We urge you to talk to your major/departmental advisor and explore available courses in SPIRE. Remember not to constrain yourself to classes within your major.
ANTHRO 104: Culture, Society and People: The nature of culture and its role in creating forms of social, economic, and political life in diverse historical and geographical contexts.
SOCIOL 222: The Family: Historical transformations in family life (relationships between husbands and wives, position and treatment of children, importance of kinship ties); and the contemporary family through life course (choice of a mate, relations in marriage, parenthood, breakup of the family unit).
SOCIOL 297W Special Topics- Introduction to Social Welfare: Critical introduction to various conceptions of "welfare" across contexts, exploring notions of deservingness and entitlement, various methods of provision, changes in programs over time, as well as the ways that welfare programs create, reproduce, and mitigate enduring inequalities.
COMM 250 - Interpersonal Communication: This course introduces non-majors to a variety of competing theories of interpersonal behavior and everyday social interaction and provides them with new ways of thinking about the social situations in which they participate and interact (and observe others doing so). Theoretical frameworks may include Cultural Discourse theory, models of Relational Communication, Coordinated Management of Meaning, Identity Management, and the Ethnography of Speaking.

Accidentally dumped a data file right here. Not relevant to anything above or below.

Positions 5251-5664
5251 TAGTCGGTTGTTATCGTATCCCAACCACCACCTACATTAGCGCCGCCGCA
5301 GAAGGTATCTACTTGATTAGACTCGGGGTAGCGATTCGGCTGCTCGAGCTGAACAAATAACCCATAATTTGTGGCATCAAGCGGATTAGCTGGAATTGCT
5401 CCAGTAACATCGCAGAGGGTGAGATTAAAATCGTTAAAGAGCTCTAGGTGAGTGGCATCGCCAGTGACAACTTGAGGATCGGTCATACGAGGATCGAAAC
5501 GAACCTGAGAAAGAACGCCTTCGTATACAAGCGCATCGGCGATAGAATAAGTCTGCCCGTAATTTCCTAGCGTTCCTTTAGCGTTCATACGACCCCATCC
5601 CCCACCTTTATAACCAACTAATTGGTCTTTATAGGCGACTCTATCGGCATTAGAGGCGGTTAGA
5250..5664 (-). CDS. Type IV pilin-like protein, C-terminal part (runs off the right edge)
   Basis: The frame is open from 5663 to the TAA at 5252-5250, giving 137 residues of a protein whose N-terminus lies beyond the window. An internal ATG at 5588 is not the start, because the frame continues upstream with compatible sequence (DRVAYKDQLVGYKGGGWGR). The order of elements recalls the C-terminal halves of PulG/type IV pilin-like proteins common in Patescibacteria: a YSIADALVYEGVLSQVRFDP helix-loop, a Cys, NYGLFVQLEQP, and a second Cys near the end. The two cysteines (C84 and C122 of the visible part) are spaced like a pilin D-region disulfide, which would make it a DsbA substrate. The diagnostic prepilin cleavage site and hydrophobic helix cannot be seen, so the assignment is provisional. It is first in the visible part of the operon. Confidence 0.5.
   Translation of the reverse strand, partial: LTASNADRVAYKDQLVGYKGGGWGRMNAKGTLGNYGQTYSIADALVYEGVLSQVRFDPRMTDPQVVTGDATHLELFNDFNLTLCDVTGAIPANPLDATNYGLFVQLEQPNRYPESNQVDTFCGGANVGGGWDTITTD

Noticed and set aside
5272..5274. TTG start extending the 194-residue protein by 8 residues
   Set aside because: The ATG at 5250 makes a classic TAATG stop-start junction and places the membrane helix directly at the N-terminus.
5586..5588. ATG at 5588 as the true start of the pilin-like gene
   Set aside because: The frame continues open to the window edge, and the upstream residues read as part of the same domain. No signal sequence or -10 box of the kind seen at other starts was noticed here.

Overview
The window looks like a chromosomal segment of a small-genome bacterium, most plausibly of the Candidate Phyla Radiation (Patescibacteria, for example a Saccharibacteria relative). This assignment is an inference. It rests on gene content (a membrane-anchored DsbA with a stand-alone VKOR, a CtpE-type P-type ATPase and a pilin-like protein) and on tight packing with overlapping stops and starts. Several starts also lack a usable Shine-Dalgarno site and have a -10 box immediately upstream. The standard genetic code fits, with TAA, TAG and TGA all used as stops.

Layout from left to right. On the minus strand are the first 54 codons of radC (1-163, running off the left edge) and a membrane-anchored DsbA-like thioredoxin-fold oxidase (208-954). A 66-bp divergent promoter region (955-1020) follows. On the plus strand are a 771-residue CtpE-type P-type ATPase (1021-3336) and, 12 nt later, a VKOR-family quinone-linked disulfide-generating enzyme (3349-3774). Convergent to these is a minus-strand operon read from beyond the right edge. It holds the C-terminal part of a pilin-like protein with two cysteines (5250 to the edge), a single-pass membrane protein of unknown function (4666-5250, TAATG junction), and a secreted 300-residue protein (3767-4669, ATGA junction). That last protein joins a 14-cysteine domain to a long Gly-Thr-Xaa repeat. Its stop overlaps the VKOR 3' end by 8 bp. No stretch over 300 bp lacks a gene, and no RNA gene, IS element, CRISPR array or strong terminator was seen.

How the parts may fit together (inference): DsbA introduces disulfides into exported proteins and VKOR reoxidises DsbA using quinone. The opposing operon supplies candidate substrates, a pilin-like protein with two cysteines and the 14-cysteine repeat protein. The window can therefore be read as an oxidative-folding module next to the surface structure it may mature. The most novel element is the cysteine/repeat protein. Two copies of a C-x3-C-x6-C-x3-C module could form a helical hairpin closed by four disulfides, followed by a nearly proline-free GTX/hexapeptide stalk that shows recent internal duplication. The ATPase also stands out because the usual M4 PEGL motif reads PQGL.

COMM 352 - Group Dynamics: The dynamics of decision-making groups. Topics include: leadership, networks, conformity, problem solving, mediation, and conflict resolution.
LEGAL 391F - Law & the Family: Who has traditionally had the right to parent, and what has been the role of ideology in defining the "American family"? What are some of the contemporary issues in American family law addressed by legal scholars, practicing lawyers, judges, legislators and policy analysts? How have changing social patterns affected marriage and parenting arrangements? We will discuss recent developments that have redefined "the traditional American family": divorce, single parenting, gay and lesbian parenting, international and transracial adoption, and new reproductive technologies that have changed the very meaning of parenthood.
Depending on your main area of interest, your academic pathway will shift. To explore this field, you can take courses that will provide you with knowledge and skills in:
- Effective listening
- Written & oral communication skills
- Problem solving
- Analytical thinking